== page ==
Saturday, August 17, 2013

How the tabernacle pictures Jesus' act of salvation

Hebrews 9:1  "Now even the first covenant had regulations of divine worship and the earthly sanctuary."  

Hebrews 9:11 "But when Christ appeared as a high priest of the good things to come, He entered through the greater and more perfect tabernacle, not made with hands, that is to say, not of this creation"

Yesterday we considered in general how the Old Testament Tabernacle, the first worship center of ancient Israel, points the way to understanding Jesus the actor, as well as act and accomplishment of salvation.  In today's post we will consider the first way in which the tabernacle of Moses' day pictures Jesus Christ our salvation: namely His activity in providing our redemption.  

The furnishings and general layout of the tabernacle gives us a remarkable prediction of Jesus' act of salvation. 
As you turn to Hebrews 9:1-11, you discover the writer listing out the floor plan and nearly every element associated with Israel's first place of worship - the tabernacle.  To remind the reader, the word "tabernacle" comes from a word which means "meeting place".  For the sake of today's post, we will also refer to some passages in Exodus that list the remaining details of the tabernacle's layout not mentioned in Hebrews.  I promise you that by the end this post, you will see how the tabernacle pictures the act of salvation to be performed by Jesus.

I will first give you a picture of the general layout of the tabernacle that we see from the combined passages of Exodus 27:9-19 and Hebrews 9:1-10, followed by a brief description of what the Bible teaches about that layout:

The tabernacle as a whole is divided into three general areas, consisting of seven main furnishings used by the priesthood.  

1. The Courtyard: the place of sacrifice and consecration
Exodus 27:9-19 mentions the first area -the courtyard, as being 75 feet wide and 150 feet long. The courtyard had one East entryway, wherein was brought the sacrifices to the priests.  After they sacrificed on behalf of the worshipper on the first furnishing - the bronze altar, the priests would proceed to the washing of their hands and feet at the second furnishing - the bronze laver.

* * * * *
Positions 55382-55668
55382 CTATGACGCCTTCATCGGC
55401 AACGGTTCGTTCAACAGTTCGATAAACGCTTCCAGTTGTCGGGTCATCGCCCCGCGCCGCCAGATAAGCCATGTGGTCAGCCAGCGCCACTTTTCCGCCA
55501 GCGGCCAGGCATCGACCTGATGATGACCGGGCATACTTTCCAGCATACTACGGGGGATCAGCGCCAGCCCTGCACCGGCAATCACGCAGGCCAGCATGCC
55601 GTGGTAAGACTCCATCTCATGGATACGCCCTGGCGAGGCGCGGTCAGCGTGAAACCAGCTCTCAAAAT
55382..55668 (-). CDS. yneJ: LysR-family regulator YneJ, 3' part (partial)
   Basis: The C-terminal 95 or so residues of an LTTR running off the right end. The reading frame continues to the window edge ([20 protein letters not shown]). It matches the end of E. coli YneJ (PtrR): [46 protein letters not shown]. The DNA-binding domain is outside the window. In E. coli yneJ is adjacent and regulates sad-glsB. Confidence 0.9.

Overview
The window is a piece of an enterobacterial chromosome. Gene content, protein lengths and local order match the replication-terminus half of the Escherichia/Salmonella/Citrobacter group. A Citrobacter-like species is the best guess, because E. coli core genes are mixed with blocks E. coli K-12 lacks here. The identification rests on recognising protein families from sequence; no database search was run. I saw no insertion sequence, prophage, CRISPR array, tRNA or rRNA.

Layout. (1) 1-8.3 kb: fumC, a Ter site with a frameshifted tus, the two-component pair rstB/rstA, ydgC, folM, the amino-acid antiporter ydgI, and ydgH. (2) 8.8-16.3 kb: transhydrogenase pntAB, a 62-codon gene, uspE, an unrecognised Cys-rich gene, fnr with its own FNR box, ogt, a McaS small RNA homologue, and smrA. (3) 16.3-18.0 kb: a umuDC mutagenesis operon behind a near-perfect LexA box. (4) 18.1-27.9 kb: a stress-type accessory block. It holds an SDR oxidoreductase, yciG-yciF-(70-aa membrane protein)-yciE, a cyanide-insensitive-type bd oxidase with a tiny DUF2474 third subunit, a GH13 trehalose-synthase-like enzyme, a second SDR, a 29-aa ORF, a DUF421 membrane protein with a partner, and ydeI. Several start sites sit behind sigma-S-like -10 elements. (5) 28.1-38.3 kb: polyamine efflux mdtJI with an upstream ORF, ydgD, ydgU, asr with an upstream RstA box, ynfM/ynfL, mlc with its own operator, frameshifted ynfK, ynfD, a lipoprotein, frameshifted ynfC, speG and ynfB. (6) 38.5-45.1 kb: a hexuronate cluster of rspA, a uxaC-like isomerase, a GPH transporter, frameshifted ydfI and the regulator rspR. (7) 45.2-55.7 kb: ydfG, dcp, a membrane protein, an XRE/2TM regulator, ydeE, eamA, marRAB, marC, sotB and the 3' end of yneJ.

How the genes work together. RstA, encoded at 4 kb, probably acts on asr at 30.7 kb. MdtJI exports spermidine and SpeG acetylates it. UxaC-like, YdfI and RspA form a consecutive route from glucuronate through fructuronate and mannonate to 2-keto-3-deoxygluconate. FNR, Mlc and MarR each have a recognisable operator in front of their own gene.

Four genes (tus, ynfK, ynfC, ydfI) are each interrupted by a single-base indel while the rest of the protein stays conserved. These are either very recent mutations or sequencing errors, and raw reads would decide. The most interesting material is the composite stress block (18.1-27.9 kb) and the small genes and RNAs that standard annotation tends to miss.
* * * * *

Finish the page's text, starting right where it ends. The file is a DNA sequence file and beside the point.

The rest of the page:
2. The holy place: the place of ministry
The second main area, located in the Western end of the courtyard, was what was called the "outer tabernacle" or tabernacle proper and is mentioned in Hebrews 9:2,6,8-9. The "outer tabernacle" contained two rooms: the "holy place" and the "most holy place".  The "holy place" is included in this second main area of the writer of Hebrew's description of the tabernacle.  It was in that "holy place" where the priests performed their daily ministries and included the furnishings of the golden lampstand, the table of bread and the golden altar of incense.  In order to access this first room of the outer tabernacle, you had to enter into through a veil.  

3. The Holy of Holies - the place of worship
The third area of the Tabernacle, which is located in the just mentioned "outer tabernacle" structure, is what the Bible calls "the holy of holies" (Hebrews 9:3) To access this inner room of the tabernacle proper, a second veil was set up directly behind the altar of incense in the holy place.  Only the High Priest of Israel entered that most sacred spot, once a year, to minister before the two last remaining furnishings which functioned together: the Ark of the Covenant and its lid, called "the mercy seat." 

Many scholars for years have noted how the layout of the seven furnishings correspond to a remarkable shape.  I'm sure as a child you played "connect the dots".  If you drew a line beginning with the ark of the covenant and its lid, the mercy seat, the altar of incense, the bronze laver and the bronze altar of sacrifice; and then drew a second line between the golden lampstand and the table of bread, here is what you would end up with:

God all along had the cross in mind! The precious act of redemption was not the shadowy activity of sacrificing bulls and goats, but rather the reality to which they pointed - Calvary's cross.  As we close, the writer of Hebrews draws this connection between the tabernacle and the act of salvation in Hebrews 9:11 "But when Christ appeared as a high priest of the good things to come, He entered through the greater and more perfect tabernacle, not made with hands, that is to say, not of this creation". 

More tomorrow....